On Wednesday, President Trump became the third US president to be impeached. Regardless of your political views, the reality is that this sets us up for a Senate trial in January. While the process won’t begin or, indeed, end until 2020, the question on many investors’ minds is: “How will this affect my portfolio—now and over the long-term?”
At the moment, the stock market seems quite steady. (In fact, the markets are up slightly even as I write.) As you know, stock prices are the aggregate result of all information that is relevant to a company. Analysts use all of this information to determine a fair value for the stock’s price. Typically, even the most dramatic headlines have minimal impact on stock prices as long as the news was expected. In these cases, the news is often ‘priced in’ to the valuation. It is only when the news is different from what was expected that markets tend to move dramatically.
For example, investors and financial analysts (who often drive stock price movement) pay close attention to the Fed every time they raise or lower interest rates. If the Fed’s decision is anticipated, stocks tend to hold steady. But when the Fed’s decision comes as a surprise, stock prices tend to jump. The same pattern has held true throughout the recent tariff war with China. When the tariffs were new, investors reacted and stock prices tumbled. But as the impact became more clear and the surprise element dissipated, the markets slowly but surely recovered.
Headlines have been pointing to Trump’s impeachment for some time. Nancy Pelosi announced the start of a formal impeachment inquiry way back in September. Since then, the S&P 500 and the Dow have both risen to new heights and even broken historic records. On Wednesday, the markets were flat—even in the face of the pending impeachment vote. Clearly, the impeachment was already ‘priced in’ to stock prices. As a result, it seems unlikely that the impeachment will drive any short-term shock waves to the stock market—or to your portfolio.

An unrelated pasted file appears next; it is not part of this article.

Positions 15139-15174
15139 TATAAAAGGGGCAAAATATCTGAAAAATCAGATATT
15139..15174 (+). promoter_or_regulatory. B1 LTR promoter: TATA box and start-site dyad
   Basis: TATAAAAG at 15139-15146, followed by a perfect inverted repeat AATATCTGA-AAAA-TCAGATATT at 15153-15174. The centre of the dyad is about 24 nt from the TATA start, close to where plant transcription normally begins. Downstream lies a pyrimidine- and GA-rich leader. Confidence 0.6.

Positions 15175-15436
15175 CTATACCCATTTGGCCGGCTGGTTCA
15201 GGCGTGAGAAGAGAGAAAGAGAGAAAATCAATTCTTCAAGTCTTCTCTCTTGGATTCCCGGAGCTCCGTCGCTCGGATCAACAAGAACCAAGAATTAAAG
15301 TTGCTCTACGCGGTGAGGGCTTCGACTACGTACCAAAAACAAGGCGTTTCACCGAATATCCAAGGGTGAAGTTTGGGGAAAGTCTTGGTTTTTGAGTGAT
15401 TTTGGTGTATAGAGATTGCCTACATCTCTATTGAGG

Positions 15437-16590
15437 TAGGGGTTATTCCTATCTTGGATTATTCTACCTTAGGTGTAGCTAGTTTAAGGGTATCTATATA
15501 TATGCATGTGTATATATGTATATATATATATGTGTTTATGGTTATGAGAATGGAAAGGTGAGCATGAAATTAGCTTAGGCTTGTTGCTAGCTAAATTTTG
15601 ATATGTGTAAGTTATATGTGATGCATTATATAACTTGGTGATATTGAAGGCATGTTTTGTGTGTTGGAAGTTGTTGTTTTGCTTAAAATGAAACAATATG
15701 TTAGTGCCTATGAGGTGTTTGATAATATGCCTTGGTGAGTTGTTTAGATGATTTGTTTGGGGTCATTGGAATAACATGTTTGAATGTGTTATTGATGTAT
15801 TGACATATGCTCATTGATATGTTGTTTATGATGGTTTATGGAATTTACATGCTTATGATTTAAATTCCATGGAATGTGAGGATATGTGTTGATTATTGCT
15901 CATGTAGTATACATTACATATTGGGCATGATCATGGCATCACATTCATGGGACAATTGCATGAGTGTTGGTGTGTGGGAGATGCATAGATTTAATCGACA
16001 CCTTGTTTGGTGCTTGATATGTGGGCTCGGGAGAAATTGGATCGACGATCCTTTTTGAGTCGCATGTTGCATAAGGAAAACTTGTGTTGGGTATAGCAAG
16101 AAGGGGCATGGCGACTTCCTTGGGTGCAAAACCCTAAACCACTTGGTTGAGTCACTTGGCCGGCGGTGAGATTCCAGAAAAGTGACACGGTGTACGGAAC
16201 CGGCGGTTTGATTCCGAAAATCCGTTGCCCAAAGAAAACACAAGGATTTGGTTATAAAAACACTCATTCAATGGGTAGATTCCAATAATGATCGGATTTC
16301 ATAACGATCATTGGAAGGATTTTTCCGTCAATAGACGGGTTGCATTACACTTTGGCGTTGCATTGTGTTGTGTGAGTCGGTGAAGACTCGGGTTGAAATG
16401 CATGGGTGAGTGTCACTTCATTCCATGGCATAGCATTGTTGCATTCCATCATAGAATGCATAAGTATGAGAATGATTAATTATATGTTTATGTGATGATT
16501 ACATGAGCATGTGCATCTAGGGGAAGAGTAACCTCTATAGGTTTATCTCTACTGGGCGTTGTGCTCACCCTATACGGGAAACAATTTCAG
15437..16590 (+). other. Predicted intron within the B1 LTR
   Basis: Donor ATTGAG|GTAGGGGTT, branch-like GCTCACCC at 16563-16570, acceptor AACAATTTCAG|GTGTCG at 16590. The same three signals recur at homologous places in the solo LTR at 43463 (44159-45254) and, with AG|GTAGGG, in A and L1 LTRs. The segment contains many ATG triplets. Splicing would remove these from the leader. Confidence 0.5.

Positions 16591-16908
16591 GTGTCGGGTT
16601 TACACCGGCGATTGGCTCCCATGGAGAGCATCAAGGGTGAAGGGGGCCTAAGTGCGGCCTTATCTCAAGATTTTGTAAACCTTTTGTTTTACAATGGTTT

What will happen over the long-term?
While there is no crystal ball, the best indicator of the future is to learn from the past. This isn’t the first time the stock market has responded to an impeachment of a US president. Markets were resilient during the Clinton impeachment, and the numbers reveal a market with pretty normal levels of volatility. While the market did not perform well at the time of Nixon’s impeachment, it’s also true that the 1970s were a rough period for markets in general. The economy was flat, inflation and unemployment were high, and it was an era of poor economic policies and a major oil crisis. While we certainly face our own economic challenges at the moment, the global economy today stands in stark contrast to that of the 1970s.
As we head into January, there are two possible scenarios: Trump will remain in office, or he will be removed from office. If he remains in office, not much will change. Tax law will stay the same, the tariffs will continue, and we will head toward November’s presidential election as expected. If Trump is removed from office, Mike Pence will become president. In this case as well, it is likely that things will remain relatively stable—at least financially. Pence would likely maintain Trump’s tariff policies and the current tax code, and, again, the presidential election will be in sight.
What is an investor to do? No matter what the outcome of the Senate trial in January, I recommend staying the course. How the markets will react to each piece of news in the coming months is anyone’s guess, but that is always the case. What has also always been true is that the markets rise over the long term. Will we see some volatility in the markets if January brings surprises? Probably. But staying invested, rebalancing when needed, and harvesting losses is the best strategy for long-term growth. In the interim, enjoy each day as it comes, and know that if you have questions, we are always here to help!